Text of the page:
Guilty Verdict in Kent Shooting: State v. Wendell Adams, Jr.:  Wendell Adams Jr. was convicted of Assault in the First Degree with a firearm enhancement and Unlawful Possession of a Firearm in the First Degree during a bench trial for a July 8, 2012 shooting in the parking lot of a Kent apartment building.  The victim knocked on Adams's door at the Summerwalk Villa Apartments, along with the defendant's girlfriend and her mother.  Adams came out of the apartment with a handgun, and following a brief argument in the parking lot fired multiple shots at the victim, hitting him once in the lower abdomen, before running from the scene.  Heroic efforts by residents of the apartment complex, first responders, and three surgeons at Harborview Medical Center saved the victim's life.  Adams, 27, who had been previously convicted of multiple juvenile and adult felonies including most recently first-degree robbery, was sentenced in March to 25 years in prison.  The case was handled by Senior DPA Terry Carlstrom.

Guilty Verdict in Robbery of Medical Marijuana Provider: State v. Daniel Bartels:  Daniel Bartels was convicted of Robbery in the First Degree with a firearm enhancement for robbing a medical marijuana provider of marijuana and the victim’s wallet.  A jury convicted Bartels last month.  Bartels arranged to buy a pound of marijuana from the victim, a medical marijuana provider.  Unbeknownst to the victim, Bartels and two co-defendants who pled guilty to Robbery in the First Degree prior to trial were actually planning to rob him.  On December 14, 2011, the victim went to Bartels's apartment complex in Des Moines.  Bartels got in the victim's vehicle; his two co-defendants then approached on either side of the vehicle, pointed a gun at the victim, and stole his marijuana and wallet.  The victim suffered a grazing gunshot wound to the head and returned fire, hitting Bartels and one of the other co-defendants.  Bartels, 26, is due to be sentenced on May 3rd, and faces a standard range of 91-101 months in prison.  The case was handled by Senior DPA Terry Carlstrom.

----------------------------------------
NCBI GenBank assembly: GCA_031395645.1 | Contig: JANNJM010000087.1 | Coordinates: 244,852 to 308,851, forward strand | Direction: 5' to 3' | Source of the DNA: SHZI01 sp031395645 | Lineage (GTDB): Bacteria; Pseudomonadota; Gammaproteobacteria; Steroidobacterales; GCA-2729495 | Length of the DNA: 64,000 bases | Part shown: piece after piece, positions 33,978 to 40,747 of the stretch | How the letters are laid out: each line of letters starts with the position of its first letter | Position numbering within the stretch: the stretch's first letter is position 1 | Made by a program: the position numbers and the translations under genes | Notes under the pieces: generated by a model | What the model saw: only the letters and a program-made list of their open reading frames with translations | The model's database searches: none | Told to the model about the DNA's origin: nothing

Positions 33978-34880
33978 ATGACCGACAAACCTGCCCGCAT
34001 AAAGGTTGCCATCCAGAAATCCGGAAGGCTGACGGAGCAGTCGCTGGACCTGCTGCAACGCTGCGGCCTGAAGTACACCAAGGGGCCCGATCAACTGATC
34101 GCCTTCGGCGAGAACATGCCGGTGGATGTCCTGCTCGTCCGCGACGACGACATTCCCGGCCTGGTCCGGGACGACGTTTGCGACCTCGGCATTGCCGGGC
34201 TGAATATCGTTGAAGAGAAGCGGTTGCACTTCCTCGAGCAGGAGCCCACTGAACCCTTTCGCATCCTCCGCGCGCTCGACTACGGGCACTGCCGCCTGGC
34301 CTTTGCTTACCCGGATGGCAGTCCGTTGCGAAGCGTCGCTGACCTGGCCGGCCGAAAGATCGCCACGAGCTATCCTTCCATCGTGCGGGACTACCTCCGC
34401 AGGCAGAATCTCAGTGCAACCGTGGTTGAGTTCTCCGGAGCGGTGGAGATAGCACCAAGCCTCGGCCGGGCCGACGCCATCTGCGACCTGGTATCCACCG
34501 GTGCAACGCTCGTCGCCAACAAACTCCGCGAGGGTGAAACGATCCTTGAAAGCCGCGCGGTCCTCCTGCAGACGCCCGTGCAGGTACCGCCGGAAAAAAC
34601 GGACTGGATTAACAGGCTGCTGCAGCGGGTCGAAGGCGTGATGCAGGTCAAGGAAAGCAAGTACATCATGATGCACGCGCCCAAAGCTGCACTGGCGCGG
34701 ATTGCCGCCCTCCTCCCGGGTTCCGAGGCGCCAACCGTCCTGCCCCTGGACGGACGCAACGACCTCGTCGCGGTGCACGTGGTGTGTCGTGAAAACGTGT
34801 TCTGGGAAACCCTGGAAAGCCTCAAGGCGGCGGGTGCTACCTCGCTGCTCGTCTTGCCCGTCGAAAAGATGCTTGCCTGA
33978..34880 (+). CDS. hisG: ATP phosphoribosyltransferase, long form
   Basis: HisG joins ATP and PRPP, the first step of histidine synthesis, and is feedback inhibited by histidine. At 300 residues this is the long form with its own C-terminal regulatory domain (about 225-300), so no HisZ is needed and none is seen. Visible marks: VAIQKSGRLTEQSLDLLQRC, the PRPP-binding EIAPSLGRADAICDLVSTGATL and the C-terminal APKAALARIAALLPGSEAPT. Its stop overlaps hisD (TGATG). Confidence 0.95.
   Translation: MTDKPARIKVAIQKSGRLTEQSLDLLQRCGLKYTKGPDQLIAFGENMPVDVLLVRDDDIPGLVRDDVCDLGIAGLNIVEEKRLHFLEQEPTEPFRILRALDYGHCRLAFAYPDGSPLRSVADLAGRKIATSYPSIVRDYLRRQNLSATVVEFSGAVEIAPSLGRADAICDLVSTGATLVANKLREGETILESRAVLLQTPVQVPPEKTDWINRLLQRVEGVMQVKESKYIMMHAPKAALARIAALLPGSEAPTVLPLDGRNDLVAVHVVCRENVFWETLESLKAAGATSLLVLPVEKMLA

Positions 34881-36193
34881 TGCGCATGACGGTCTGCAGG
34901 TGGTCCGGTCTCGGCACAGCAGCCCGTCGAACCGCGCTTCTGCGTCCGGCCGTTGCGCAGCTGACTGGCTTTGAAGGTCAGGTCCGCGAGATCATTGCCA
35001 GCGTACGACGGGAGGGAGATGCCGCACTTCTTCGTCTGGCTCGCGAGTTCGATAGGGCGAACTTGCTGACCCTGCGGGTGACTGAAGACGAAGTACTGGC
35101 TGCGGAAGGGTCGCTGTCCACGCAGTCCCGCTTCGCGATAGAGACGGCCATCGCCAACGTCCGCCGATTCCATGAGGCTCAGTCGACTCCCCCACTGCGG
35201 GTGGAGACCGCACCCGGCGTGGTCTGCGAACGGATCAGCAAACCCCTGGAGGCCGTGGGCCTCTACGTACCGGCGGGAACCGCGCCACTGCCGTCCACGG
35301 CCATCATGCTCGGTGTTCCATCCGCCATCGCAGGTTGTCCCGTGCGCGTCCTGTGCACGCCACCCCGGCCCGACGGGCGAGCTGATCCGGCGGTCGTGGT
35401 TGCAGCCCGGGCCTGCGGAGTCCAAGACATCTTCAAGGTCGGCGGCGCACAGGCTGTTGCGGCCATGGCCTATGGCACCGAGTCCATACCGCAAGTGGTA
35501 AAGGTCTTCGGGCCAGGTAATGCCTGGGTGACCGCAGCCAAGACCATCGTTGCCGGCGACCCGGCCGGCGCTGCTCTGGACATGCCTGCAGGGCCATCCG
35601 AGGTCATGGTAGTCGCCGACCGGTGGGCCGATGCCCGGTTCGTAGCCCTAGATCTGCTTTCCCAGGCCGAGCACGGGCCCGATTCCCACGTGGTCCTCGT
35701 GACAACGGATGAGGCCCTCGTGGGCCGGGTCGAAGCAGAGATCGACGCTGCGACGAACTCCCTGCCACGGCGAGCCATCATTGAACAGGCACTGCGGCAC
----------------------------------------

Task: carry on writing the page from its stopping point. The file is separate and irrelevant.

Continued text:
Community & Speaking Events

Dan Satterberg enjoys attending and speaking at community events.

Dan recently spoke at:

  • Korean American Bar Association Banquet.

  • API/Chaya Candelight Vigil for DV Victims.

  • Mercer Island Women’s Club Meeting.

  • Plymouth Congregational Church Forum

  • Kennedy Catholic High School